Keep conversations around alcohol misuse going after national campaign ends, says Swanswell

23 November 2012

With Alcohol Awareness Week coming to an end, Swanswell’s urging people to continue having the right conversations about alcohol, moving forward.

The national charity, which wants to achieve a society free from problem alcohol and drug use, is supporting Alcohol Awareness Week (19 to 25 November) by raising awareness of the stigmas, hidden harms and social problems associated with alcohol misuse.

It’s part of a national campaign by Alcohol Concern to change the conversations people are having about alcohol and is an opportunity to highlight topics that are rarely discussed – but should be.

But as the spotlight of the campaign moves away for another year, Swanswell wants to ensure that people take on board what they’ve learnt during the campaign and have regular, informed conversations about their alcohol use.

Aside from the risks to health, alcohol misuse can cause a range of additional problems that are rarely discussed but can be just as damaging.

Excessive or prolonged drinking can lead to increased family tension, quarrelling and violence; relationship difficulties; depression or social withdrawal among partners, who may drink themselves to deal with their loved one’s misuse; or increased divorce rates (DWP 2012).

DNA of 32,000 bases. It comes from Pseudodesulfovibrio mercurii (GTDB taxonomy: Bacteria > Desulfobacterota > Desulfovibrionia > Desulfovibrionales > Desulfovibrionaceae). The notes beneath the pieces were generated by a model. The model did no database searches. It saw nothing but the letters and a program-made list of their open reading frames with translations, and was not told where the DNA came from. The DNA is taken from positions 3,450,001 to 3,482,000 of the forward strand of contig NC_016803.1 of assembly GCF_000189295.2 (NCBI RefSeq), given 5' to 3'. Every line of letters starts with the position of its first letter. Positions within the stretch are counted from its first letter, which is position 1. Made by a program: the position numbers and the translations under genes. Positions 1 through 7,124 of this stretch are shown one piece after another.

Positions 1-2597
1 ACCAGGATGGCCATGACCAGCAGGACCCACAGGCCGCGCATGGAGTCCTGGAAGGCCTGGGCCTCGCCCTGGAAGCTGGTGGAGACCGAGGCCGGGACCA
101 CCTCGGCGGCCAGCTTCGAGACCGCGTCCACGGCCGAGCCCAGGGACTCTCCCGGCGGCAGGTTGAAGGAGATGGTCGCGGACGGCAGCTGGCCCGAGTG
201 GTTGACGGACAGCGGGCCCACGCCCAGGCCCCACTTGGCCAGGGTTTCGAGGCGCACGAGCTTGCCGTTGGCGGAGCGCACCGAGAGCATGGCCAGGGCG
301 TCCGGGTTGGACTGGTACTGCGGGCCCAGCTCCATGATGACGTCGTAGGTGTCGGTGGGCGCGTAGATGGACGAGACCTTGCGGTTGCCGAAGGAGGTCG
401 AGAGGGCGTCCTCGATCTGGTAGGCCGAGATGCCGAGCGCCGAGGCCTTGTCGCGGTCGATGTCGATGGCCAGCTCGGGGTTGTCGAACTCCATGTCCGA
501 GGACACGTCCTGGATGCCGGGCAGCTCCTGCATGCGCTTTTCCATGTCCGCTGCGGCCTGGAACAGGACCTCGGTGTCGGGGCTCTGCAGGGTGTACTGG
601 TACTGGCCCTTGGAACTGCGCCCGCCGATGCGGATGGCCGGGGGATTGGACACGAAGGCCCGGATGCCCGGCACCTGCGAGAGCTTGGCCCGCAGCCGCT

Work life can also be affected over time and there’s the potential of it having an adverse affect on children, leading to behavioural problems and underperformance at school. In some cases, it may also be a factor in crime.

Despite this, Swanswell knows many of the conversations about alcohol still centre around the impact it has on health, rather than the wider implications to individuals, their friends and family.

Debbie Bannigan, Swanswell’s Chief Executive, said: ‘Alcohol misuse can affect anyone and there are often very complex reasons behind someone’s drinking.

Ill health is one of the most talked about effects of alcohol misuse, particularly in the media but it’s rare for focus to be on the damage alcohol can do to relationships, finances and work life.

We need to encourage people to have informed conversations around alcohol misuse and to be supportive of those who might be affected, so they don’t feel ashamed about coming forward for treatment or take a step backwards.

Although Alcohol Awareness Week is over, we should continue to regularly discuss how best to tackle alcohol misuse and make informed decisions about our own drinking, so together, we can create a society free from problem alcohol – and drug – misuse.’

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